Contemporary Sofa Table
This slender table maximizes minimal space.
by Rodney Wilson
My family recently left our sprawling farmhouse for a compact ranch. We left our farmhouse-sized stuff too, and now we need new furniture. This little console table, under 4′ wide and just more than 1′ deep, fits nicely below a wall-mounted TV to maximize floor space, and the removable shelf provides valuable storage space.
Four 47″-long pieces make the top and shelf. I bought two 1x8s, which is just enough but leaves little room for cutting off checks and cracks – consider buying a longer piece (but 8′ is max for many vehicles). You’ll also need two 6′ 1×6 boards for the side, front and back aprons, as well as two 6′-long 2x6s.
To make the legs, crosscut one 2×6 to two lengths of 31-1⁄4″ on the miter saw. Set a combination
square at 1-1⁄2″ and mark a line on the long edge. Align your jigsaw blade (or circular saw blade) to your mark, then align and clamp a straightedge with the edge of the saw’s shoe. Rip four legs.
When the legs are ripped to width, bundle them together to decide on and mark your final leg orientation.
Next, cut two long aprons from the 1×6 boards. Set a stop at 44″ at the miter saw and chop both pieces to length. Cut the remaining 2×6 for the long stretchers to that same length.
Reset the stop to 11-1⁄2″ and cut two short aprons from the remaining 1×6. Cut a 2×6 piece to the same length for the short stretchers.
To determine pocket-hole placement, measure and mark the center and 3⁄4″ in from both edges on the inside of your apron faces. Drill three pocket holes on each end.
Now drill a line of pocket holes along the top inside edge of each apron: two on the short aprons, three on the long aprons. Ream the holes (wiggle the bit slightly up and down in long ones, side to side in short ones) to allow for seasonal movement of the top.
Rip the shelf stretchers to 1-1⁄4″.
Finish-sand everything to #180 grit. It’s easier to do now than after assembly.
Assemble Aprons & Chamfer
Using a combination square set to 1⁄4″, mark a line, parallel to three edges, on both sides of each of your four legs for chamfers (small bevels). Leave the inside edges square.
The aprons are inset 1⁄4″ on the legs, aligned with the chamfers. The inset presents a challenge in holding the aprons in the correct position for assembly, but here’s a simple solution.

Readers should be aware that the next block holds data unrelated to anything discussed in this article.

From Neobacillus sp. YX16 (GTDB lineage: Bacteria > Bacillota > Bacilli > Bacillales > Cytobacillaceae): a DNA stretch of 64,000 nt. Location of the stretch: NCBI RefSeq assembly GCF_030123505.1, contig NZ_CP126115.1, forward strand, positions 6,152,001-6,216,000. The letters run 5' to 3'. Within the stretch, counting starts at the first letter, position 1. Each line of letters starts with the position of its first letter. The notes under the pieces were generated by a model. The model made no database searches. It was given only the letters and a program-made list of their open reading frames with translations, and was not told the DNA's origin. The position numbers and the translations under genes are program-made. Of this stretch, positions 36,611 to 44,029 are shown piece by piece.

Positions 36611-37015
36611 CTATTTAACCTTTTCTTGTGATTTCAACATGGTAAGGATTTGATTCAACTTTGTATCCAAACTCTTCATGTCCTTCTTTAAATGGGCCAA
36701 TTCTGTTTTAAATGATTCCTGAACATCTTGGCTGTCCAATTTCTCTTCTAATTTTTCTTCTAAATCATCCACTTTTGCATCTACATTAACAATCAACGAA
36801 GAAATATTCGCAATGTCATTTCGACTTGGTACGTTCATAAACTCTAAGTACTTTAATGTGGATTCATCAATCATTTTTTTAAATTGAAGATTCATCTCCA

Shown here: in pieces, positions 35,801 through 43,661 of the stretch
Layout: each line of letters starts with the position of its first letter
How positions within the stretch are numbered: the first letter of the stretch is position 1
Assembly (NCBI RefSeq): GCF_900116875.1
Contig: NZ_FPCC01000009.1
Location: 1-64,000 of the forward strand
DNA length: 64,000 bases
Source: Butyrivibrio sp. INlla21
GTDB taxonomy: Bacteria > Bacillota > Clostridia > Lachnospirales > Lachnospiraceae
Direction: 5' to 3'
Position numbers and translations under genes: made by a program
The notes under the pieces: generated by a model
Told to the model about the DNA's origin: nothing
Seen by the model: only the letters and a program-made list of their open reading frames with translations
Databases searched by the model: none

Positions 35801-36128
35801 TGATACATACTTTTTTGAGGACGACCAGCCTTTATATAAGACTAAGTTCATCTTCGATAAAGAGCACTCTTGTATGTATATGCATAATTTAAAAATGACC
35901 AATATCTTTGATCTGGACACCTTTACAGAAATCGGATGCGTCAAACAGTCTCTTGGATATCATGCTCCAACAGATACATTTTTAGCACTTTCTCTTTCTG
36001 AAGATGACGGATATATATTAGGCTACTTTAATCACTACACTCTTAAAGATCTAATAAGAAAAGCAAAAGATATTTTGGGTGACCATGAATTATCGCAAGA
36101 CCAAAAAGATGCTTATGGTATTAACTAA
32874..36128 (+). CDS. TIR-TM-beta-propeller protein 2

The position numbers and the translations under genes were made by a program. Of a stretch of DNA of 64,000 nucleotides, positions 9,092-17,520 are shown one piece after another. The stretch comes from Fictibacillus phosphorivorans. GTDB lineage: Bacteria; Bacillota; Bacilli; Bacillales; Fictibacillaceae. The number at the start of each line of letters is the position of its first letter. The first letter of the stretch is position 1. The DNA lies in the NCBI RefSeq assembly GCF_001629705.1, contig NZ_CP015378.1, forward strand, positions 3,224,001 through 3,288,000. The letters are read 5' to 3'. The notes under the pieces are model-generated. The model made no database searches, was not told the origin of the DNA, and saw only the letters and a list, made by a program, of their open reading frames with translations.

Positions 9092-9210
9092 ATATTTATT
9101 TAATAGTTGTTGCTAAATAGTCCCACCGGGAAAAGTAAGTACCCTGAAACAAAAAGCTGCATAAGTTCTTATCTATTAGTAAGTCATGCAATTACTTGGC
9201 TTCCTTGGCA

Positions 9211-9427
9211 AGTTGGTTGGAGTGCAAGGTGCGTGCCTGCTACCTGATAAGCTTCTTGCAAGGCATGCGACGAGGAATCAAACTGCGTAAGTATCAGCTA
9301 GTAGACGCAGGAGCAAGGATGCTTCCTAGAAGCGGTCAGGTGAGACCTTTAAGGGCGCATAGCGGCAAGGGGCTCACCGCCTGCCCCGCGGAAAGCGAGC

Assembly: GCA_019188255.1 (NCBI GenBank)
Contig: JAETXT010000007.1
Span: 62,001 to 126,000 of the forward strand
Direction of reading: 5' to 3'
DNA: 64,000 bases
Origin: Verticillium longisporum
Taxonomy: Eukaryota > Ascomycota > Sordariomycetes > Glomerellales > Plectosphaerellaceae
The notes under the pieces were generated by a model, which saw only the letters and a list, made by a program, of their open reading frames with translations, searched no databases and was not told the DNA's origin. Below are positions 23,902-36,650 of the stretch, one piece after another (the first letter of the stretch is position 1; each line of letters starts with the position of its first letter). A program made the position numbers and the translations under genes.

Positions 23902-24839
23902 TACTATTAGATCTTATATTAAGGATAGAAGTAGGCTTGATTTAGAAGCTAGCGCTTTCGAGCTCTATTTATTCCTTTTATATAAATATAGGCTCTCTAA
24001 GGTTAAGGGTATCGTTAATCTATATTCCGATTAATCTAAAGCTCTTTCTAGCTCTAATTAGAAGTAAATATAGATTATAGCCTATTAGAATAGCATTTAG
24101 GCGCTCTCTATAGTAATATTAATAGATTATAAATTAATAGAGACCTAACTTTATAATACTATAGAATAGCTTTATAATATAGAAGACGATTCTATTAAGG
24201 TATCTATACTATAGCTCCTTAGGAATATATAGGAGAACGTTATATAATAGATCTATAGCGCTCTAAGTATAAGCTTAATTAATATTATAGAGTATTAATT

Start by assembling the end pieces. Clamp a leg in your Workmate, leaving enough of it above the bench to secure F-style clamps to your workpieces.
Find a 1⁄4″ thick scrap and cut two lengths for “keys.” Put a scrap on each apron side and clamp to the leg face.
Drive screws into the pocket holes to secure it to the leg, then screw the second leg to that assembly. Do the same on the other end assembly.
Grab your long aprons (and a helper – this part gets a little tricky with just two hands) and attach them to the end assemblies.
Now chamfer the legs (you can do that before assembly, but it makes clamping them in place more difficult). Use a block plane to chamfer to your 1⁄4″ pencil marks. You may, like me, end up working
on the floor for a few of these angles – limber up first. The block plane won’t allow a full 1⁄4″ chamfer near the aprons, so chisel or sand to remove what the plane can’t reach.
Stretchers & Top
Determine your stretcher placement (I went with 10″ from the bottom), and cut a scrap piece to this measurement. Use this to lay out your stretcher locations on all four legs.
I secured the stretchers using a pocket hole on each end’s bottom and inside edge. Remember to set your pocket-hole jig and bit for the proper thickness. Drill the holes, align the stretchers to your marks and secure them using appropriate screws (2″ for the inside face, 2-1⁄2″ for the bottom).
Choose the best-looking 1×8 for the top and lay it lengthwise on the base. Flush one end to a leg face, then mark the other end. That’s the length of the top and shelf. Set a stop to this measurement and cut the two top pieces. Secure them to the apron through the pocket holes you made earlier.
Now cut the two shelf pieces to length, flush the ends and screw three scrap battens across the underside – one at each end, one at the center (ream these holes side to side too). Use a combination square to lay out the square notches at the corners, then cut them with a jigsaw. The shelf rests securely on the stretchers and is removable.
I chose a gel stain (it blotches less on pine) and topcoated with wipe-on polyurethane. Paint may look better but, after years painting barns and fences, I really wanted to see the grain.
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Contemporary Console Table